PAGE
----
If you’re planning on using your scope for more than a few hours at a time, you will want to consider getting a car socket adapter and perhaps a Celestron power bank. There are cheaper options that will do the same job, but it’s probably worth going for something that you know won’t affect the 2-year manufacturer warranty.
On the plus side, this telescope is very easy to take apart and re-assemble at your destination. The steel tripod is worth a particular mention: many manufacturers seem to cut corners on this essential accessory to keep the total price down. Fortunately, Celestron and its customers avoid this trap, and you shouldn’t have any trouble even on uneven ground.
Finally, collimation is a necessity with all reflector telescopes, and you’ll have to search long and hard for a refractor that boasts an 8-inch aperture. Fortunately, Schmidt-Cassegrain designs (and Maksutov-Cassegrains in the case of the 4SE) are pretty forgiving in this regard. The rugged build quality of the NexStar SEs also means that you won’t have to collimate them frequently in any case, and your local camera and telescope place will probably be happy to help out if you get stuck.
Images: What Kind of Views Can I Expect?
It’s common to hear questions like “Will I be able to see Jupiter with this telescope?” from people looking to buy one. The short answer is always going to be “yes”, of course: you can observe most planets with the naked eye. The more important aspect is actually how well you can see whatever catches your fancy.
It’s very difficult to give a satisfactory answer to this. One person will be able to make out more detail than their neighbor, while factors like light pollution and humidity will change what you can discern from one day to the next. The following photographs may give you a general idea of what you can expect from the Celestron NexStar SE.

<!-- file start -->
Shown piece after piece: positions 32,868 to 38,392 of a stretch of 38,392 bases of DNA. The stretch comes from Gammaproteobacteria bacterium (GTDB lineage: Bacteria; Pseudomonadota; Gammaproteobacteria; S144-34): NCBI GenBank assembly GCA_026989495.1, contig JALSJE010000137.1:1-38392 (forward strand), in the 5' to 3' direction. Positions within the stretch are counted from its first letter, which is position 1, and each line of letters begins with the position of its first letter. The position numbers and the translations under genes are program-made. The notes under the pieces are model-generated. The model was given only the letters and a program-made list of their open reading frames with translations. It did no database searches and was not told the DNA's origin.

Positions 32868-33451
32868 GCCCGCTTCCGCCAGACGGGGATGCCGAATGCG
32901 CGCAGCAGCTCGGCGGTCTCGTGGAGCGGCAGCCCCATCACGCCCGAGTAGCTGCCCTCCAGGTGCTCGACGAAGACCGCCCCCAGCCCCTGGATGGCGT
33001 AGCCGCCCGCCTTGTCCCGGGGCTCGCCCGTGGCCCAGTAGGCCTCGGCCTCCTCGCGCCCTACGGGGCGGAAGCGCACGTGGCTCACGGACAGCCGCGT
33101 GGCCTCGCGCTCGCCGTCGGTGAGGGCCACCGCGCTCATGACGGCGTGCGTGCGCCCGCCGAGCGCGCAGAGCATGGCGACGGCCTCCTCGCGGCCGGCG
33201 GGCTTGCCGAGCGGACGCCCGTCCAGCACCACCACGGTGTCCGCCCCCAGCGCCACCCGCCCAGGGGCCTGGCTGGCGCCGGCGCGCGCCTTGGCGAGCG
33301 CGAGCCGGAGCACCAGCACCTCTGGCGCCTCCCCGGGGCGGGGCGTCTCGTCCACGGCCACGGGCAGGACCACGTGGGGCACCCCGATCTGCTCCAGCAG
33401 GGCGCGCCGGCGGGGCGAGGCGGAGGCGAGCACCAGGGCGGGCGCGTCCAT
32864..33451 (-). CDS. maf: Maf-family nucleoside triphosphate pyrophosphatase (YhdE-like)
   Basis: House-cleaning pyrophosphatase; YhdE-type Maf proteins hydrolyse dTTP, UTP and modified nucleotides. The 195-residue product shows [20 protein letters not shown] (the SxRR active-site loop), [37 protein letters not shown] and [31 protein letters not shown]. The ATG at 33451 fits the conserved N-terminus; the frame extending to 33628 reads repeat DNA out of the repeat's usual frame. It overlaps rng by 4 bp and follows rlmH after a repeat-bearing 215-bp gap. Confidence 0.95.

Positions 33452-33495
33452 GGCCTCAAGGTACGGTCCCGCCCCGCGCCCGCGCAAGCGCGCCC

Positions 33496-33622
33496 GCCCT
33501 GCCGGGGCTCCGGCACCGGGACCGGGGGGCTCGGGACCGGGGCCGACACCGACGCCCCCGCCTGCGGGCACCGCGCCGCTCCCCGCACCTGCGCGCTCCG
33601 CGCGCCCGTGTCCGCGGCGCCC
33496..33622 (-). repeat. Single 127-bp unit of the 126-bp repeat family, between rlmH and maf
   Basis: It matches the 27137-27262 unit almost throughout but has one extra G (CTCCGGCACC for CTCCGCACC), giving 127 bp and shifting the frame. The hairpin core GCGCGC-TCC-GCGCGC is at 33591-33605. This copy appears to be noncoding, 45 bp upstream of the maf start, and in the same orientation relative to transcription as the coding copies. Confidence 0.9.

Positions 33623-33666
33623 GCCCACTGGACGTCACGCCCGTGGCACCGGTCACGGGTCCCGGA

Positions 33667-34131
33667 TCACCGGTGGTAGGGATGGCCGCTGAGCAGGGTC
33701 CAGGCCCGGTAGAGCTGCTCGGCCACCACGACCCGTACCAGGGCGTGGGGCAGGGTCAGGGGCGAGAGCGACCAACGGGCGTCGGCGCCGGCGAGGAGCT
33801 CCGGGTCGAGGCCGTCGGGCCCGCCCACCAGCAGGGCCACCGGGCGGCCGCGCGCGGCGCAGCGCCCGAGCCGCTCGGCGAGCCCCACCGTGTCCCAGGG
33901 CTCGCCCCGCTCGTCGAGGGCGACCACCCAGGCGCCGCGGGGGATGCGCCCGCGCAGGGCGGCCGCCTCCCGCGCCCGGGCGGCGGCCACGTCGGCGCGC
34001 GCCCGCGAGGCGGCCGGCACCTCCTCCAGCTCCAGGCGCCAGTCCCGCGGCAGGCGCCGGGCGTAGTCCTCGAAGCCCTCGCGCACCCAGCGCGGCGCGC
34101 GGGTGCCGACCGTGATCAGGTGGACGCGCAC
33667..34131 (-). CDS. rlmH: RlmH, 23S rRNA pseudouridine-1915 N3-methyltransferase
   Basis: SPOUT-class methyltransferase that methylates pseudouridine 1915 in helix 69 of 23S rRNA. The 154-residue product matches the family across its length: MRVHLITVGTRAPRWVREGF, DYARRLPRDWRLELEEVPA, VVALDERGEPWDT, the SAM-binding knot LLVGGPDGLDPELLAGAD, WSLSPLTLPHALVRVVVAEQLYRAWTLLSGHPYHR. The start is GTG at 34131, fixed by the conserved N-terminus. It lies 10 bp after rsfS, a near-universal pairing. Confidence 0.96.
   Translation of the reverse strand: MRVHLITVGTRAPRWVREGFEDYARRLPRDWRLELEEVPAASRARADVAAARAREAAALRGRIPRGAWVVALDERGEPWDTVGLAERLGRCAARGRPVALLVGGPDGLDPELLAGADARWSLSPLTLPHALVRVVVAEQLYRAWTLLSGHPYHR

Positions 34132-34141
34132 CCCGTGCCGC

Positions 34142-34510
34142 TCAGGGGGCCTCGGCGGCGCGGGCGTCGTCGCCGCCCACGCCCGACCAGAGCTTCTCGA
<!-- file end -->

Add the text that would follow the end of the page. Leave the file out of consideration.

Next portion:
Unfortunately, though, just like pregnancy and parallel parking, magazine-rate sky photographs don’t “just happen.” Some of the images you’ll see here are actually computer composites of dozens or even hundreds of frames. In other words, it is certainly possible to get photographs like these with this telescope, but you’ll also need some extra equipment and quite a bit of expertise.
A Whole Lot of Scope
Something many people fail to realize is that it’s very rare for someone to buy a telescope only for themselves. You’re almost certainly going to end up sharing it, a fact which makes spending $1,000 or more on a good, user-friendly scope seem much less extravagant.
Weighing cost against benefits, the Celestron NexStar SEs really are good value. In particular, teachers, nature guides, and anyone with an interest in astronomy but limited time to practice getting good at it will love owning one of them. What they will find especially charming about this scope is how easy it is to transport it to a viewing event, late-afternoon picnic, or just on vacation.
Apart from the sturdy construction that makes this possible, you’ll also notice the quality of the optical components themselves. To get an idea of how important using high-quality glass is, try looking through an ordinary windowpane from the edge rather than the front – almost no light makes it through. In the NexStar SE series, the mirrors and lenses are further improved with a special coating that minimizes light loss while increasing image clarity.
Without question, however, the main advantage here is that these telescopes take virtually no skill to use. The computerized go-to drive jacks up the price somewhat, but it’s totally worth it in terms of the time it saves you on frosty nights. It almost feels like cheating.
Seriously, though, not everyone has a desire to learn celestial navigation. This scope can provide a good introduction to what stargazing has to offer without forcing you to learn about the mechanics of things. With a scope like this, you can skip most of the “baby steps” portion of the learning curve and start producing and sharing quality images almost from day one.
Where to get the Celestron Nexstar SE telescopes?
Check here for the latest prices of the SE4, SE5, SE6, and SE8
If you’re not entirely sure yet, you may also be interested in our roundup with the best telescope reviews.